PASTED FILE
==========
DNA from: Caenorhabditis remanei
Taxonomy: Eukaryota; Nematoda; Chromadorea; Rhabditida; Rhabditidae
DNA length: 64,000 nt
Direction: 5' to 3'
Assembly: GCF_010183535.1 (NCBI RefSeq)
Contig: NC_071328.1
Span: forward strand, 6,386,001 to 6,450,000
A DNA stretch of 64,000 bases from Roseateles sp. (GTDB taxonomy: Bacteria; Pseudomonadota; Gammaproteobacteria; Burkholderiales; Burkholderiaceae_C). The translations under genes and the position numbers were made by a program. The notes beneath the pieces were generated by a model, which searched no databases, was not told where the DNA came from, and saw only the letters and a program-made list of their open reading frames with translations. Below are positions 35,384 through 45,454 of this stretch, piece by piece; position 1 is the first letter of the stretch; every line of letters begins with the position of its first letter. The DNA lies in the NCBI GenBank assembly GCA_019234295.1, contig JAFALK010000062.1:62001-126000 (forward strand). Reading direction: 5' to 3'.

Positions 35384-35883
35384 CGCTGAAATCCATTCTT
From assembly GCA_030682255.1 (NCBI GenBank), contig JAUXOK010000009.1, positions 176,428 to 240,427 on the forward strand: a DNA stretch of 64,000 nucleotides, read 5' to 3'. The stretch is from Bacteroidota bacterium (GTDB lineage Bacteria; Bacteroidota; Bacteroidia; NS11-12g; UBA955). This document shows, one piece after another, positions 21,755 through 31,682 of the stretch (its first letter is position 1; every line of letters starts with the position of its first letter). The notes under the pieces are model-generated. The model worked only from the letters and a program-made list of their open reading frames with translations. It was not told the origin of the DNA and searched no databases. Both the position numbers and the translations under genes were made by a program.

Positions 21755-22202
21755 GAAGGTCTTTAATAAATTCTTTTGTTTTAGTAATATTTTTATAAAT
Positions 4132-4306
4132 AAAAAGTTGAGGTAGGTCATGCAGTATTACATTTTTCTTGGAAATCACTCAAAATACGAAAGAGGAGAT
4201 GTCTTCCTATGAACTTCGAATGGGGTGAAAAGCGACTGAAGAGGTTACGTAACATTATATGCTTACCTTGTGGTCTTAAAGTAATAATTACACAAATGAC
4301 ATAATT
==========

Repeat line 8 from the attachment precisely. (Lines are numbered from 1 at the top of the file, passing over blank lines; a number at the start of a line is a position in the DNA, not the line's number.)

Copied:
A DNA stretch of 64,000 bases from Roseateles sp. (GTDB taxonomy: Bacteria; Pseudomonadota; Gammaproteobacteria; Burkholderiales; Burkholderiaceae_C). The translations under genes and the position numbers were made by a program. The notes beneath the pieces were generated by a model, which searched no databases, was not told where the DNA came from, and saw only the letters and a program-made list of their open reading frames with translations. Below are positions 35,384 through 45,454 of this stretch, piece by piece; position 1 is the first letter of the stretch; every line of letters begins with the position of its first letter. The DNA lies in the NCBI GenBank assembly GCA_019234295.1, contig JAFALK010000062.1:62001-126000 (forward strand). Reading direction: 5' to 3'.